« Alpha Oumar Konaré, elected president in 1992, believed in the power of monuments to celebrate the country’s rich history and to unite Mali’s diverse peoples. For the ten years that Konaré was in power, memorials appeared across the capital and throughout the country’s regions.
The hilltop district of Koulouba (which means “mountain of power” in Bambara) overlooks the city of Bamako. The presi- dential residence is at its summit and can be seen from along the riverbanks and throughout the city. The murals found at Koulouba represent colonial administrators, African soldiers who fought for the French, and Samory Touré, the founder of the Wassoulou Empire. They evoke roughly 150 years, only a brief period in the deep history of the region, a period linked to the administration and defense of the modern state.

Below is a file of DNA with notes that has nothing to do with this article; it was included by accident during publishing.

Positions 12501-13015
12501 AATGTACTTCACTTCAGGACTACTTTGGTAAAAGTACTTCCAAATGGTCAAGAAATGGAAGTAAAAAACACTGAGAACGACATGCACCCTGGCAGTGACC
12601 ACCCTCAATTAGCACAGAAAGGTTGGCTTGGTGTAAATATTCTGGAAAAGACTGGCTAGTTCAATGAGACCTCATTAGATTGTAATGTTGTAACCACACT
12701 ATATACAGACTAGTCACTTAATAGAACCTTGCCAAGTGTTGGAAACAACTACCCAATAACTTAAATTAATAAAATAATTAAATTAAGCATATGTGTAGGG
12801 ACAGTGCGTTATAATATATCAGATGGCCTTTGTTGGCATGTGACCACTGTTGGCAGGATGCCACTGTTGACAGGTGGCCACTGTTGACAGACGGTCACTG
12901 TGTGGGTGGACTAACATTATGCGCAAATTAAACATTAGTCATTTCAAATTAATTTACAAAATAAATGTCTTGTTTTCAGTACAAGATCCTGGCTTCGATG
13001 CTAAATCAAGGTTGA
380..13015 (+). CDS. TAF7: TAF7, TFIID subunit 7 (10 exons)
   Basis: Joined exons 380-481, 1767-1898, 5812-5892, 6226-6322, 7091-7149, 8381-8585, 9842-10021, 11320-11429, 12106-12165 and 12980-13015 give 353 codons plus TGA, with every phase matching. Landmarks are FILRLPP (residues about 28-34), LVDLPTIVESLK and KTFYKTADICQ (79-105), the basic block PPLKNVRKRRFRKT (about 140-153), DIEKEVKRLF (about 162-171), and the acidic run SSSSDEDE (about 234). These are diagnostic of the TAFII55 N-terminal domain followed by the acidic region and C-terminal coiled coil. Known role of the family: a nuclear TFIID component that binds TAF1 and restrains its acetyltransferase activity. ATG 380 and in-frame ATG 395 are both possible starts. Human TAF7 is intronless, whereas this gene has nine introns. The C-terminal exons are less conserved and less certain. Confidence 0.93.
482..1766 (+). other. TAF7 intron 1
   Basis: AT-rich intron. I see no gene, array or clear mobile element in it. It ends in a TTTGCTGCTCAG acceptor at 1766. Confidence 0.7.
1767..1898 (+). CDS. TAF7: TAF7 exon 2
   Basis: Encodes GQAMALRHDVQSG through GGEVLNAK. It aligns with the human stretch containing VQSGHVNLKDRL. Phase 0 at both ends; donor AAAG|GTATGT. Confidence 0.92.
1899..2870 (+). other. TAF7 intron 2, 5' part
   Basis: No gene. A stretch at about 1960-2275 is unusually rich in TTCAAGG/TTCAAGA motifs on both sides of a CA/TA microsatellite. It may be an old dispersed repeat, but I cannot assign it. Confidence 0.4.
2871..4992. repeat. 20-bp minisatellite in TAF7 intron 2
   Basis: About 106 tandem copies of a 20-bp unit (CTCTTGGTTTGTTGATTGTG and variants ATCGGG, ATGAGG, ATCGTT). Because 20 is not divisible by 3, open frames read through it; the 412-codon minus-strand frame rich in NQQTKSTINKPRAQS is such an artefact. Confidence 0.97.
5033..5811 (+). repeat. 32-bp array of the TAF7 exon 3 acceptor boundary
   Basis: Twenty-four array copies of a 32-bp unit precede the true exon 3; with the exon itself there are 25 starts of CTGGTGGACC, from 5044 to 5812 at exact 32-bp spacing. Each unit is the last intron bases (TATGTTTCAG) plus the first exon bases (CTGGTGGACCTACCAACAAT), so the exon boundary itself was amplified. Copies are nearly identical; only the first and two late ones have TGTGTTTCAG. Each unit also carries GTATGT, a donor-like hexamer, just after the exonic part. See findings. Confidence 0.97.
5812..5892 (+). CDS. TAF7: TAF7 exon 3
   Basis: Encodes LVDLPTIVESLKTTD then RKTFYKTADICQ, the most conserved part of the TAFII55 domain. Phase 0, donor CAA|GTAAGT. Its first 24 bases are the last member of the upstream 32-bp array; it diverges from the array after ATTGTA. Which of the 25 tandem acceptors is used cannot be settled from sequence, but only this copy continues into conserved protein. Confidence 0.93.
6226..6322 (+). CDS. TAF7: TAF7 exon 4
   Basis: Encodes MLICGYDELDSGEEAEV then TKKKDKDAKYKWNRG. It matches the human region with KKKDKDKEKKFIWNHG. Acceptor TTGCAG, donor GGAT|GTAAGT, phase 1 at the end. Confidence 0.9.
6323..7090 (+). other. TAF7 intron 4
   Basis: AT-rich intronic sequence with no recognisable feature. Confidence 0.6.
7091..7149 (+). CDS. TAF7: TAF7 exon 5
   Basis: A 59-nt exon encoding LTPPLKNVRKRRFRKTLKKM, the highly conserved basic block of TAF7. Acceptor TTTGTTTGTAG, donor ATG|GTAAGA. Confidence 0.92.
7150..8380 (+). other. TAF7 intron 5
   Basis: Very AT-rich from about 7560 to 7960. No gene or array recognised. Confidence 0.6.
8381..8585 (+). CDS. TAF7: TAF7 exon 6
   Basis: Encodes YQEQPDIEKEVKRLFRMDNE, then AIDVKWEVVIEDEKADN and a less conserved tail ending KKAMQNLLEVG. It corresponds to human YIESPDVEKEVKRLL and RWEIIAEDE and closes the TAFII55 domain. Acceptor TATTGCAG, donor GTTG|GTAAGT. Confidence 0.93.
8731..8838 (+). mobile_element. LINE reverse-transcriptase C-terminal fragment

Gbré’s images capture the contradictions of Bamako and its memorials. Their stark, austere quality is vastly different from the vibrancy of the city’s popular neighborhoods. Depicting subjects from aging murals in Koulouba to new monu- ments in Sotuba, these photographs bring to mind the disparity between the state’s audacious celebration of itself and the daily lives of so many Malians. »*
* Susanna D. Wing, Monument City, The Past is a foreign country, p.71-75, 2015